Jmol Developer's Guide

The Jmol Development Team

Table of Contents

1. Prerequisites
2. Checking Out Jmol from SVN
3. Building Jmol
4. Running Jmol
5. Coding Standard
6. Making a release
7. Packaging
8. DEPRECATED - Working with Jmol's CVS
9. Using Eclipse

Chapter 1. Prerequisites

The following package are necessary:

Chapter 2. Checking Out Jmol from SVN

If you are using Eclipse, see Chapter 9, Using Eclipse.

In February 2006 Jmol converted to the subversion version control system for our source code repository, frequently referred to as svn. The svn repository is still hosted by SourceForge.

The current development version of the Jmol source code can be checked out using:

			svn checkout

This creates a directory called Jmol where we work on the source code:

~/workspace$ cd Jmol

To know the status of your workspace relative to the current repository you can say:

~/workspace/Jmol$ svn status

To update your workspace to the current repository revision use the update command

~/workspace/Jmol$ svn update

After modifying local files for testing, you can throw away your local changes and revert your changes back to your checkout revision:

~/workspace/Jmol$ svn revert

After developing, compiling, and testing changes locally, you can commit your changes by saying:

~/workspace/Jmol$ svn commit provides basic instructions how to use svn at this page

The definitive documentation for subversion is at

The home page for subversion is at

Chapter 3. Building Jmol

If you are using Eclipse, see Chapter 9, Using Eclipse. Otherwise read this section carefully. In additon to the prerequisites mentioned in Chapter 1, Prerequisites you will of course need the Jmol source code. It can be checked out from the subversion repository as described above.

Once you have all the prerequisites, Jmol can be built from the top source directory with the ant command.

On Linux/Unix/OSX type:

~/workspace/Jmol$ ant

Windows users not using Eclipse type:

C:\workspace\Jmol> ant

Chapter 4. Running Jmol

The development version of the Jmol application is normally run by simply executing the jmol script in the Jmol development directory.

The development version of the Jmol applet is normally run by copying the built *.jar files into a test directory and then running a web page that accesses them.

On Linux/Unix/OSX:

~/workspace/Jmol$ ./jmol

On Windows (not using Eclipse):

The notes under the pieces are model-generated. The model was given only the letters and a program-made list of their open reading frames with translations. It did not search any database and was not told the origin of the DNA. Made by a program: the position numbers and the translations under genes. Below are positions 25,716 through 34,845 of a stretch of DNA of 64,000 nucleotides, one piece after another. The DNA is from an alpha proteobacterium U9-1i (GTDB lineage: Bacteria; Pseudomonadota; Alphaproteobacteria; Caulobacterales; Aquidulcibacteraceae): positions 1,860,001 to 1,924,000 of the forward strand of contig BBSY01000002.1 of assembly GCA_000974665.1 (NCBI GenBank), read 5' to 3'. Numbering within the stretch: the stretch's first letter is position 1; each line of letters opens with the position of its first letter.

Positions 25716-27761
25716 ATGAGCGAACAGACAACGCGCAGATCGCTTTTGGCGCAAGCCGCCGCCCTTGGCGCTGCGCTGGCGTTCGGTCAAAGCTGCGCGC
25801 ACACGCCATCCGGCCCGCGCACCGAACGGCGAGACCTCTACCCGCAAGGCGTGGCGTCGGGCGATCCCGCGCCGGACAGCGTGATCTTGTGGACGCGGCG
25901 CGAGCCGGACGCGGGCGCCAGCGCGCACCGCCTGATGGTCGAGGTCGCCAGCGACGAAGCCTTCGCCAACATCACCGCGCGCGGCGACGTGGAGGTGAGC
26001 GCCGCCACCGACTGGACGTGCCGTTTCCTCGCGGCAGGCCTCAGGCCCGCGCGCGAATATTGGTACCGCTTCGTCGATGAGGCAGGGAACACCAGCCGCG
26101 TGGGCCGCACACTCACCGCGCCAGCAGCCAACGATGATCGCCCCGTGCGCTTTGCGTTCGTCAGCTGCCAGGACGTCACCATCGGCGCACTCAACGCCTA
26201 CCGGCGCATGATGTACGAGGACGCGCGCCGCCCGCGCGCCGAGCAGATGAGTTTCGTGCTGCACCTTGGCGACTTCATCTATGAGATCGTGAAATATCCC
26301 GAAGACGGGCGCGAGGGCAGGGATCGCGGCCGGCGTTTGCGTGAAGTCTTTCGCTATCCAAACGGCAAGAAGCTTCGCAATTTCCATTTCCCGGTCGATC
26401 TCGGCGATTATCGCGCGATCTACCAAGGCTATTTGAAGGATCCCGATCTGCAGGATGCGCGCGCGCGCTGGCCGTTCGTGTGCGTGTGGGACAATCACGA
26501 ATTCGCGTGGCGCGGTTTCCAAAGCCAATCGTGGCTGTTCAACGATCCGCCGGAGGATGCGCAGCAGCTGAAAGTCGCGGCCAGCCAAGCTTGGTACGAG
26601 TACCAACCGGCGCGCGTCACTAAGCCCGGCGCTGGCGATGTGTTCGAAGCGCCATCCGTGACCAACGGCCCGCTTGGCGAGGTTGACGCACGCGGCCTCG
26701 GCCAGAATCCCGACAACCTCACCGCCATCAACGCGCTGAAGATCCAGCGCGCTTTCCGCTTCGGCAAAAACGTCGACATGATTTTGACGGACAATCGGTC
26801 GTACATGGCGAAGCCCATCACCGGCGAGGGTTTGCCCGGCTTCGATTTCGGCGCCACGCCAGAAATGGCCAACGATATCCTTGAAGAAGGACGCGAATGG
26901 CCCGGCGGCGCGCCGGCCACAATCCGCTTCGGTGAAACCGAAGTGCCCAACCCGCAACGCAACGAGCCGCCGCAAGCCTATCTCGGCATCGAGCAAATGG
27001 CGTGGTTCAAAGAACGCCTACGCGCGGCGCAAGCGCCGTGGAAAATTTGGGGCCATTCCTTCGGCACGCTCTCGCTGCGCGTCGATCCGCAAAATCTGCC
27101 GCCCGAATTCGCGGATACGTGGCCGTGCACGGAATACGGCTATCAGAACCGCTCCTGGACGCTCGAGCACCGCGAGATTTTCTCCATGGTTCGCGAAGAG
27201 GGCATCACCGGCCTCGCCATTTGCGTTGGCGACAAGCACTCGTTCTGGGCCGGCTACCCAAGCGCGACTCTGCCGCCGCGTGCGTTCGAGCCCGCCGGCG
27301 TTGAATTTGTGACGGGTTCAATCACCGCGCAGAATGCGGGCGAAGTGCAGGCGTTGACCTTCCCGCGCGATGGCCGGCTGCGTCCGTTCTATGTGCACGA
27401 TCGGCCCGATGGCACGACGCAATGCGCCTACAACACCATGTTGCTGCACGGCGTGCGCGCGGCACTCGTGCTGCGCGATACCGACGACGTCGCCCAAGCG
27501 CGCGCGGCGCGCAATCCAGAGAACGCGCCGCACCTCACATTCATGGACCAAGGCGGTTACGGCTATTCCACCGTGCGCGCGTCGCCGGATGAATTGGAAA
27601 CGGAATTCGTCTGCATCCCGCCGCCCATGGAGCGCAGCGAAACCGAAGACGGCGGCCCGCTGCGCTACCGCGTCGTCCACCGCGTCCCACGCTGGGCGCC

C:\workspace\Jmol> jmol

If you are using the Eclipse IDE, you can run the application and/or the applet from within Eclipse. This allows for simpler debugging. See Chapter 9, Using Eclipse for more information.

Chapter 5. Coding Standard

  • Your text editor should indent for you. If it doesn't then either learn how to enable it or get another editor.

  • Indentation level should be two spaces.

    class Foo {
      int someClassVariable;
      Foo(int evenOrOdd) {
        someClassVariable = 99;

  • Space characters should be used instead of tabs.

  • Assignment and arithmetic operators generally contain spaces on both sides.

    a = b + c;

    You are allowed to eliminate the spaces within expressions in order to make operator precedence more clear.

    int cSquared = a*a + b*b;

  • Spaces follow commas in argument lists.

    foo(a, 3.14159, "jmol");

  • Lines should be no more than 80 characters wide.

  • Open brace goes on the line that starts the block. Close brace goes on a line by itself.

    if (condition) {
      } else {
      while (condition) {

  • Loop indexes start at 0, not 1.

  • The only valid comparison operators for loop termination are < and >= ... anything else is probably a bug. If you are really sure that it is not a bug then put a comment in the code.

  • Use long descriptive variable names and method names. Do not be afraid of typing.

  • Line-by-line comments within the code are discouraged ... except in very special circumstances. If you put in lots of comments like this then you may find them deleted.

  • If you feel obligated to insert comments put them as javadoc before the function body.

  • If your code is changing then do not put in comments. Bad/outdated comments are worse than no comments.

  • You may want to look at The Elements of Java Style by Vermeulen, et al.

Chapter 6. Making a release

A Jmol release consists of both the application and the applet. Presumably both will have been well tested. For release, we are generating a number of JAR files using Java 1.1. This is to provide compatibility with the Microsoft Java Runtime Environment.

In the Jmol-data CVS module directory a number of test files are located for the input filters. All files below that module should be checked prior to a release.

Chapter 7. Packaging

Distribution packages will be made for any platform for which a developer promises to provide support. File used to create packages should be commited to CVS under the Jmol/packaging directory. Currently the following packages are available:

  • Debian (by Daniel Leidert and Egon Willighagen)

  • RPM (by Miguel Howard)

Chapter 8. DEPRECATED - Working with Jmol's CVS

This section is deprecated since Jmol has moved to svn.

Chapter 9. Using Eclipse

See the Jmol Wiki.